Now that we had a few drops of rain with the heat in retreat, my attention has gone away from watching the spinning electric fan to the outside world. Watching a spinning fan is not as riveting as watching a petrol bowser ticking over, but someone has to do it.
Heat does that to you. It befuddles and temporarily anesthetises the brain. My Dutch cool climate gene is not helpful. Watching the protestors in tropical Thailand, all in turmoil, shouting and waving flags by millions proves it. Heat doesn’t slow them at all. That’s why in the cool west we protest by doing gardening. Nothing relieves the tension of a terminal protestor or the eternal curmudgeon than observing the growth of an ‘Ice-berg’ lettuce. Has anyone ever read the books or seen the gardens of Sissinghurst Castle in Kent created by Vita Sackville-West and her husband Harold Nicolson?
Our son bought us a couple of carnivorous plants. They are supposed to eat insects. Our grandsons were fascinated by them and roamed the room seeking to kill flies. They finally got one and fed the poor blighter inside their trumpet like plant foliage. Nothing happened and I said that they weren’t very hungry yet. When they went to bed I took the body of the fly out and told the grandsons next morning that the plant must have had a very nice evening meal. “I even put some salt on the fly for taste, I added.” Lately they have been suspicious of my silly answers but what can you do? They are growing up. Already at the mercy of lying adults! My grandsons are learning fast from their duplicitous grand-dad! Anyway, those plants do devour insects by some kind of acidic process. It’s not as if you can actually hear them chewing. You can’t feed them mice or a King rat for instance.
I remember my dad doing the gardening in Australia. The merciless heat and rock hard soil. He would hack away at it for months, years. The parrots and rosellas laughing in the background. The drone of insects and then droughts. My mother saw gardens more for relieving the stress on her wallet. She was forever hopeful of free vegetables. If a flower did finely rear its head, out came her knife and into the vase and on the coffee table it went.
His tomatoes had worms and so did the cabbages, as well as anything else that happened to survive the parrots. He threw nets over the fruit trees with complete scaffolding all planked out in case the fruit-fly dared to lay its eggs on the flowers. Week-ends were spent on spraying expensive potions containing arsenic looking green liquids. The parrots would calmly and defiantly land on the nets and eat his fruit through the netting. It was all so bloody hard.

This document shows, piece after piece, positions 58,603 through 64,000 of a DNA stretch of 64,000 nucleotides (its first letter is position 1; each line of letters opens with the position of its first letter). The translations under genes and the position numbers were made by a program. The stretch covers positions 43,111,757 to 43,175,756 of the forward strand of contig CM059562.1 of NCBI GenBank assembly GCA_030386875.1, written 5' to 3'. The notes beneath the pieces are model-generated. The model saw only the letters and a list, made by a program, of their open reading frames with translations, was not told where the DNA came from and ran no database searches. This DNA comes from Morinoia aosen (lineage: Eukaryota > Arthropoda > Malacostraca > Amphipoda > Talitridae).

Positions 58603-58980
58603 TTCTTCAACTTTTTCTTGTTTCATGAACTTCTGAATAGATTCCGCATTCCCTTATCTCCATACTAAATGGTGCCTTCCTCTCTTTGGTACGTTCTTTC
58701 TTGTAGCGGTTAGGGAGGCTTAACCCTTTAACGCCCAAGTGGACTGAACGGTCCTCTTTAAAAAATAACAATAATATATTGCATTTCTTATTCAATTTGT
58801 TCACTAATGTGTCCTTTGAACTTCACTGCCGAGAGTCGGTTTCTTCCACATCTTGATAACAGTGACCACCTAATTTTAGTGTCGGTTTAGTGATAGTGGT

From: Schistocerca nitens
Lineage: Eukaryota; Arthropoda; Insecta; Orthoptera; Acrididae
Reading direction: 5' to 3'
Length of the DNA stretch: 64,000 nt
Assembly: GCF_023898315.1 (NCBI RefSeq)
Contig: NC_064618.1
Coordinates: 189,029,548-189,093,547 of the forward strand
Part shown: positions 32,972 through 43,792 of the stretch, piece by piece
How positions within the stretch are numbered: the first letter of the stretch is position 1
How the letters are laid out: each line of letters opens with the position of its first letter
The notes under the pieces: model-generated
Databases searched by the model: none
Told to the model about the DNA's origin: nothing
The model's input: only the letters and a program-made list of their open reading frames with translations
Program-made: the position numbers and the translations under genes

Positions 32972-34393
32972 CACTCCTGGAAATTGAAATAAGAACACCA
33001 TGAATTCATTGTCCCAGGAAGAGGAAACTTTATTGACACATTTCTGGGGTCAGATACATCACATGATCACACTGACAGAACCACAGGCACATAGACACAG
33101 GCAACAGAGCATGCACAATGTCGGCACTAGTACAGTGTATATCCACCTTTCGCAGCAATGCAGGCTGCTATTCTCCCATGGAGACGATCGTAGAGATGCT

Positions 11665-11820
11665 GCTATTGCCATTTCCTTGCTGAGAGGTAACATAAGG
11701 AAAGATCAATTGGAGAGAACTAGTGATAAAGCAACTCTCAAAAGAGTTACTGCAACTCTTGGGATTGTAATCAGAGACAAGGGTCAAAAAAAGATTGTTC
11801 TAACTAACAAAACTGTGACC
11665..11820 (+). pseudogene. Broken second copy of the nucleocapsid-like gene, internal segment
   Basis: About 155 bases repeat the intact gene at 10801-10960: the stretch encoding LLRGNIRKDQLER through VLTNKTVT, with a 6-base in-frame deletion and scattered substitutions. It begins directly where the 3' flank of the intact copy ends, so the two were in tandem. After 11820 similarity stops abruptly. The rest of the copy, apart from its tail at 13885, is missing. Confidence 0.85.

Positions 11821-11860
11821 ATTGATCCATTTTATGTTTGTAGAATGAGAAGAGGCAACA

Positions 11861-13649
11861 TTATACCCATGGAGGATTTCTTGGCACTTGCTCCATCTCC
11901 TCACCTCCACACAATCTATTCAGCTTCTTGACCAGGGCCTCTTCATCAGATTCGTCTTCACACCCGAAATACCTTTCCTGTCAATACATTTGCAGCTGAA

Our garden is Helvi’s domain and what a world it has become. Paradise would not even begin to describe it. We were fortunate that previous owners hadn’t cut the large bay trees that hides the boundary-fence and gives us a feeling of a natural enclosure, a safe and secure protection against elements. Not that we expect a bow and arrow wild man to appear but it does give an aura of a boundless nature plot, a jungle, however small it actually is. Things are allowed to grow without restraints or discipline.
The result of liming the acidic soil helped together with tons of bark-mulch and shredded sugar cane with chicken poo added over the three years that we have lived here.
One great bonus has to be the alertness of our JRT ‘the one and only called ‘Milo’. Not a single rosella or parrot, crow or myna dares to even think about landing here. Milo is there his beady eyes skywards with strong intent to murder. All the birds know and warn each other. Possums, the same but at night. Milo is there on watch. There will be blood on the streets or grass. The word has got around.
If dad would only have had a Milo, his garden would have been a great success.